The law with more certainty, law B, should have higher expected utility. The only way this isn't true is if people in general are indifferent to the level of uncertainty of unintended consequences in their laws. Would you really disagree with the statement that "we would be better off if we could be certain all our laws achieve only their intended consequences"? In a world where that was true, would be complain that there wasn't enough uncertainty in their legislative outcomes?

LemmusLemmus said...

In the example, both laws yield the same expected utility in intended consequences and the same expected utility in unintended consequences, so the overall expected utility of both laws is by definition the same and we should be indifferent between the two; your statement that law B has higher expected utility is false by definition.

Anonymous said...

I think you are confusing the expected level of unintended consequences with the expected utility. The expected utility depends on both the expected level and the uncertainty of unintended consequences.

Adam said...

Last comment was from me,

LemmusLemmus said...

I may be misunderstanding you, but it seems to me the expected utility, which is a point estimate, does not depend on the uncertainty - the dispersion around the point estimate - at all.

Adam Ozimek said...

I think you are misunderstanding. There are two different expected values: there is the expected level of unintended consequences of a law, and there is the expected utility of a law. The expected utility is a function of the expected level of unintended consequences, but it is also a function of the variance of the level of unintended consequences.

E(c) = expected value of unintended consequences
V(c) = variance of unintended consequences
E(U) = expected utility

E(U) = f(E(c),V(c))

If this weren't true people would be indifferent between otherwise similar laws where on one has unintended consequences that are certain and one with unintended consequences are highly uncertain. This strikes me as obviously untrue.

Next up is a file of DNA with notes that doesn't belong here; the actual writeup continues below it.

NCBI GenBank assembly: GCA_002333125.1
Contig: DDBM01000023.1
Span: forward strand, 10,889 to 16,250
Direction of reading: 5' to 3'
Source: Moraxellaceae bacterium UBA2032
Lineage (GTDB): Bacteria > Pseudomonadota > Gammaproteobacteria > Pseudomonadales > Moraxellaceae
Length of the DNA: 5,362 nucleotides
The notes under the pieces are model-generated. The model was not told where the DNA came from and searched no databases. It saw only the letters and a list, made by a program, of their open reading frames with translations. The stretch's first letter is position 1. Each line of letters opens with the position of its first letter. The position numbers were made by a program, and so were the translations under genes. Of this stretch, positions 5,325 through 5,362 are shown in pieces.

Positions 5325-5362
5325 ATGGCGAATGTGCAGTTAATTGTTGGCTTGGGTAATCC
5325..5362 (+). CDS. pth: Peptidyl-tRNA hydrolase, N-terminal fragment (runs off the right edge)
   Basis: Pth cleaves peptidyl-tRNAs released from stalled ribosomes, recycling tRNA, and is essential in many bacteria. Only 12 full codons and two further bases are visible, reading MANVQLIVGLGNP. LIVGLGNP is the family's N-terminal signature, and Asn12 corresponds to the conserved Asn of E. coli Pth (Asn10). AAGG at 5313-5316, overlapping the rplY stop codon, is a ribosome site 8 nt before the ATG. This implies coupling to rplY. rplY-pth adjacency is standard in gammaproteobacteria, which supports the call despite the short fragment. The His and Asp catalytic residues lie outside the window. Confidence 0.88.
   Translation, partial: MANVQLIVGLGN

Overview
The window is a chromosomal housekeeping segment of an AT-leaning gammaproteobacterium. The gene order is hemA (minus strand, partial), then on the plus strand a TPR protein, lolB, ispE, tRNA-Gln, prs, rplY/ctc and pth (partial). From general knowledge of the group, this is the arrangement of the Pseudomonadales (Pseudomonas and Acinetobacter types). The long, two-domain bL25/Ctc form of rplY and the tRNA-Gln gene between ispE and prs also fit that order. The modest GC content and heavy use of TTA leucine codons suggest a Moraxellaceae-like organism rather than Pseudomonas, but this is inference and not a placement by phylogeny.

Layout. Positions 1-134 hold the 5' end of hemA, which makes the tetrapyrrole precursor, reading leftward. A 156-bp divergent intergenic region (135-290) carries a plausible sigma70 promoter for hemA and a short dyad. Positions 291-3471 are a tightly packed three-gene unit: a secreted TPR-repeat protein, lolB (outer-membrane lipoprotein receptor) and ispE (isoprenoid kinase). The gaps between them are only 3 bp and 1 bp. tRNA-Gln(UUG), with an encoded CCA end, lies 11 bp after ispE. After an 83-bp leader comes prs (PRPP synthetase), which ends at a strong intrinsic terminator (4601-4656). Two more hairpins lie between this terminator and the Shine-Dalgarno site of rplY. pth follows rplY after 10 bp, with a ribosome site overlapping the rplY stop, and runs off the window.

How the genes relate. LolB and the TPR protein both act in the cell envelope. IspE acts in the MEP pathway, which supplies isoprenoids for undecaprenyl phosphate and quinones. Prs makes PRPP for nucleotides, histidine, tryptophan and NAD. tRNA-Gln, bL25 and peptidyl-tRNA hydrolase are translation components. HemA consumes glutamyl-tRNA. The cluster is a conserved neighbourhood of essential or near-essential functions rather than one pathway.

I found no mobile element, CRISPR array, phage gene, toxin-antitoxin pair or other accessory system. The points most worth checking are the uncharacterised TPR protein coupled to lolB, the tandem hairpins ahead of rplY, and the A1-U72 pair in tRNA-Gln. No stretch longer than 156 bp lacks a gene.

LemmusLemmus said...

I think we're beginning to clear up the misunderstanding. You model any utility yielded by the uncertainty about the consequences of a law as seperate from the utility yielded by the consequences of the law themselves.

But utility is an inherently subjective concept. I think the problem here may be that the classic paradigm for studying uncertainty aversion has been to pit two choices against each other both of which had the same objective expected payoff (say, $ 2), but a payoff is not the same as utility.

If I understand you correctly, you would, for example, argue the following (Correct me if I'm wrong.): If keeping the status quo in criminal law has an expected homicide rate of X per thousand (which we can be pretty sure about) and a proposed change in criminal law has the same expected homicide rate (but we're pretty usure about that - it might be much higher or much lower), we should prefer to do nothing because the very uncertainty about the outcome of the change yields negative utility.

If this is so, then this would simply be a consequence of the law (which may be unintended or intended, unanticipated or anticipated); hence there'd be no need for a seperate term V(c).

The more interesting question is whether this is, in fact, so. Anecdotally, it seems that people have a strong preference for government to "do something about it" once something is identified as a problem.

I'll also note that an aversion to uncertainty or change was not your argument in your original post at all; rather, it was that uncertainty about laws' outcomes means that laws may have unanticipated negative consequences and we should hence be cautious.